Male hypogonadism is defined as the underproduction of sperm or testosterone, or both, by the testes (also called testicles). Starting at puberty, the pituitary gland releases luteinizing hormone (LH), which stimulates the testicles to produce testosterone, the hormone responsible for male physical characteristics. In the testicles, follicle stimulating hormone (FSH) and LH also act together to stimulate the production of sperm.
Diagnosis of male hypogonadism begins with a medical history and physical examination. Many possible symptoms and signs may suggest low testosterone, or androgen deficiency, in adult men:
- Incomplete sexual development
- Reduced sexual desire (libido) and activity
- Decreased spontaneous (night-time and morning) erections
- Breast discomfort or enlargement
- Loss of body hair, reduced shaving
- Very small or shrinking testes
- Inability to father children; low or zero sperm counts
- Height loss, low bone mineral density, easily broken bones
- Reduced muscle bulk and strength
- Hot flushes, sweats
- Decreased vitality (low energy, excessive fatigue)
- Mild depression
Blood tests determine whether testosterone levels are in the normal range. This is generally 300 to 1,000 ng/dL (10.4 to 34.7 nmol/L), but the normal range may differ depending on the laboratory that conducts the test. To diagnose low testosterone, a man generally needs to have more than one early-morning blood test. If his blood testosterone is repeatedly low, then tests of pituitary gland function, such measuring LH and FSH levels, must also be done.
Causes of male hypogonadism
Male hypogonadism can be primary (resulting from a problem with the testes) or secondary (resulting from a problem with the pituitary gland or hypothalamus and their release of LH and FSH), or a mix.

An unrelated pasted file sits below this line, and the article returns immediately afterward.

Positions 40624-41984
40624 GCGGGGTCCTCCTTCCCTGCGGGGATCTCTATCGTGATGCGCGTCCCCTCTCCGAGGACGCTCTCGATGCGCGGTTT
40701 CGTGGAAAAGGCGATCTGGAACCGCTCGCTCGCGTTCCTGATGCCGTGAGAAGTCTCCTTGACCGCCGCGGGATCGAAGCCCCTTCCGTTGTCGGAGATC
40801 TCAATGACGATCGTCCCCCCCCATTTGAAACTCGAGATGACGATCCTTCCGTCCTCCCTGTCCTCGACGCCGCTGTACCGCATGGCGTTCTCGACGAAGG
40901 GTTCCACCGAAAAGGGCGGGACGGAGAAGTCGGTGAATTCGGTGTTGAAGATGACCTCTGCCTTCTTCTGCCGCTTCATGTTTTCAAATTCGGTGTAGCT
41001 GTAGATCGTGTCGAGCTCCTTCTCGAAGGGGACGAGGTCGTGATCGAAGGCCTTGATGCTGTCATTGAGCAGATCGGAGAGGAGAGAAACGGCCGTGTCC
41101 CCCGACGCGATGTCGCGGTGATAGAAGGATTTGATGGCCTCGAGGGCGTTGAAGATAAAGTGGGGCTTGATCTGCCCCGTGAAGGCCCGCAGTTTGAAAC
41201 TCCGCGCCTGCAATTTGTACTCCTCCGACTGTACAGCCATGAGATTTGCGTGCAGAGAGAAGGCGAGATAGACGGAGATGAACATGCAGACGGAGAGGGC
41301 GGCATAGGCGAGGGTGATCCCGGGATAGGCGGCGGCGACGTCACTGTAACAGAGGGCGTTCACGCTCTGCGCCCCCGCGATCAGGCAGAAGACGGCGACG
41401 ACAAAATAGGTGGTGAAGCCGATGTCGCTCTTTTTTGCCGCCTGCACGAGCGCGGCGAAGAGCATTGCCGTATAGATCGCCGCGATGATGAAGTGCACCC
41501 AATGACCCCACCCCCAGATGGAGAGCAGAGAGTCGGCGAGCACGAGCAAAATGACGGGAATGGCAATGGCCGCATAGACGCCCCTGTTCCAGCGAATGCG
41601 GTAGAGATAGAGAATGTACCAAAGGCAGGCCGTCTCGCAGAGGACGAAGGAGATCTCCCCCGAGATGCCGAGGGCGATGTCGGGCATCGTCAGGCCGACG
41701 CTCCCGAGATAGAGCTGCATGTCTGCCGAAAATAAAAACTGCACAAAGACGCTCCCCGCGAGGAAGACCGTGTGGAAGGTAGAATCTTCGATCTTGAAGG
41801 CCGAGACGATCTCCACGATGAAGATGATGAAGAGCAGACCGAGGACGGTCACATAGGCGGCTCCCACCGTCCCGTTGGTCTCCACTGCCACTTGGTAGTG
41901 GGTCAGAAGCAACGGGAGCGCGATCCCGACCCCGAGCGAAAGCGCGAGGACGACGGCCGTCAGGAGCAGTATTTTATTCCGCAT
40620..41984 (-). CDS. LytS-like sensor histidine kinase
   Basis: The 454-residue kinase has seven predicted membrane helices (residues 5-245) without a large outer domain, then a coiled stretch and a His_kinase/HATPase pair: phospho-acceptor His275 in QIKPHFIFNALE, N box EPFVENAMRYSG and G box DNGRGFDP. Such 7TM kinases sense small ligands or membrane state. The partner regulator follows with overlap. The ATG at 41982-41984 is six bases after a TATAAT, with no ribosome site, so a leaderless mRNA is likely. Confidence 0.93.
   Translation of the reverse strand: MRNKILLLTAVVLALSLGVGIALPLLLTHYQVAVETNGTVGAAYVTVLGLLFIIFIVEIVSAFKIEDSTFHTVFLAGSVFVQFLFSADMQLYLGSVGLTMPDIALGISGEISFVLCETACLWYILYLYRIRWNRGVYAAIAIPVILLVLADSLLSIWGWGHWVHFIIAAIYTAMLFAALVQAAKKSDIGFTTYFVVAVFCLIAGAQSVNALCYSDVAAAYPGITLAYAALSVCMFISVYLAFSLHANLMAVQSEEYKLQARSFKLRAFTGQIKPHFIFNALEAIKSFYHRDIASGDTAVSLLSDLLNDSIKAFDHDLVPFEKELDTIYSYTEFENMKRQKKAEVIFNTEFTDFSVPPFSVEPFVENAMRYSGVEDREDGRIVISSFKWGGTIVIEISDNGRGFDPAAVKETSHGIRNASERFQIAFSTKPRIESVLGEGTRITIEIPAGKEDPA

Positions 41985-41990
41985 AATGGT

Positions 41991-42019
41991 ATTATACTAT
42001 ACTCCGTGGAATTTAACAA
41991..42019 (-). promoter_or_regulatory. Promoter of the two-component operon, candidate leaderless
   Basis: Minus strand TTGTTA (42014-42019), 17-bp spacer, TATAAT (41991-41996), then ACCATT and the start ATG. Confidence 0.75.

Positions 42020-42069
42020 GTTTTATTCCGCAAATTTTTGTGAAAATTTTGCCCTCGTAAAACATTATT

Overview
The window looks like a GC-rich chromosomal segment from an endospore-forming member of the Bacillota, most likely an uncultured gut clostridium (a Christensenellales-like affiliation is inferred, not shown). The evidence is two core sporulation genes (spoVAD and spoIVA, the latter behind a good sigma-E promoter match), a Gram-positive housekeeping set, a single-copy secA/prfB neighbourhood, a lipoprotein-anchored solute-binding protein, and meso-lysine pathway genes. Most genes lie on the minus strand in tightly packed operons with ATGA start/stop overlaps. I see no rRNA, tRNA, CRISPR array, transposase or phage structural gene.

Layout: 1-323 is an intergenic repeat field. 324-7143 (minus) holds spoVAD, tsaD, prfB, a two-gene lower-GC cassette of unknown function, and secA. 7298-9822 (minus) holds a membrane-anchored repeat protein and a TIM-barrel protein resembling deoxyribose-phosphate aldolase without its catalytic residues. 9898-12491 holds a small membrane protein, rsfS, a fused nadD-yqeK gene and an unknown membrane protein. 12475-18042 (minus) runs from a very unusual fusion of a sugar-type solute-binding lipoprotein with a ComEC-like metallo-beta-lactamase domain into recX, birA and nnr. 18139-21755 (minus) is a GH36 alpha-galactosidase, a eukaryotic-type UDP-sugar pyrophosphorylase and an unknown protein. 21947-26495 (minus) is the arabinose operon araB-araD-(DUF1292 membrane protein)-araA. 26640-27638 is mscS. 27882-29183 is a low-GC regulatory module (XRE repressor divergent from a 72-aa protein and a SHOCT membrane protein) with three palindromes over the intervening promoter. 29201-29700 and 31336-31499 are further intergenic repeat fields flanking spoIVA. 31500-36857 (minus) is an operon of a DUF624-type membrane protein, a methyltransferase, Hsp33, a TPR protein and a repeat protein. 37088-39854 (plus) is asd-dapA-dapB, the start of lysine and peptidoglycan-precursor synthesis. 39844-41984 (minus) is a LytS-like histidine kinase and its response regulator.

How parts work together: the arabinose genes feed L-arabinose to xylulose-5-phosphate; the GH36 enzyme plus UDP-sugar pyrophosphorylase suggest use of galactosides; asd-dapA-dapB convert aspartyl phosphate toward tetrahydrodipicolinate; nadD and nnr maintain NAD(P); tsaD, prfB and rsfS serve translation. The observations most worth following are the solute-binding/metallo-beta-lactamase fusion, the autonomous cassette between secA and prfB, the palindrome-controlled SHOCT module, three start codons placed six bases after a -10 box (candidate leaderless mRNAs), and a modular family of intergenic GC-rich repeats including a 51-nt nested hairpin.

Speaking more generally, low testosterone can be caused by:
- testicular injury (trauma, castration, radiation, or chemotherapy) or infection (mumps)
- pituitary or hypothalamic tumors or diseases
- hormonal disorders, such as high levels of prolactin (a hormone produced by the pituitary that lowers testosterone levels)
- other chronic medical diseases such as HIV/AIDS; type 2 diabetes and obesity, liver, or kidney disease
- some medications such as prednisone, or opiate pain medications
- genetic conditions including Klinefelter syndrome, Kallmann syndrome, and Prader-Willi syndrome
Many older men have low testosterone levels and, in many cases, the cause isn’t known.
Treatment of male hypogonadism/androgen deficiency
Treatment with testosterone replacement therapy is recommended for men with consistently low testosterone levels and symptoms or signs of androgen deficiency. Men with one of the following should not be treated with testosterone replacement therapy:
- Active (current) or a history of aggressive, high grade breast or prostate cancer
- Suspected prostate cancer, based on a lump or hardness in the prostate or high PSA (prostate-specific antigen) level
- A high number of red blood cells, untreated obstructive sleep apnea (long pauses in breathing during sleep and loud snoring), severe untreated enlargement of the prostate acausing difficulty urinating, or uncontrolled severe heart failure
The overall goal of testosterone hormone therapy is to increase testosterone levels from below the normal range to the middle of the normal range. Goals may vary from patient to patient but should include improving or maintaining the signs of masculinity (such as deep voice, beard growth, pubic hair), and improving sex drive and function,, mood and energy, muscle strength, and the amount of bone.
There are several ways to replace testosterone:
- Injections into the muscle (usually every 2 weeks)
- Patches (applied to skin once a day)
- Gel or solution preparations (applied to skin once a day)
- Buccal tablets (applied to the gums twice a day)
- Pellets (implanted under the skin)
- Pills (available in some countries outside the United States)
The way testosterone is given will depend on the patient’s preference and tolerance, and cost. The various types of testosterone therapy may have certain side effects. . Injections may be uncomfortable and linked to ups and downs in symptoms; patches may cause skin redness and rashes; gels may transfer testosterone to others who come into contact with the patient’s skin where the medication is applied; and buccal tablets may cause gum irritation.
It is not known whether long-term testosterone treatment increases the likelihood of prostate cancer. However, men who have a higher risk of developing prostate cancer, such as African American men and men older than age 45 who have close relatives with prostate cancer, andmen over age 50 generally should be monitored for prostate cancer during testosterone treatment.
Bradley Anawalt, MD
University of Washington
Alvin Matsumoto, MD
VA Puget Sound Health Care System
Last review: May 2013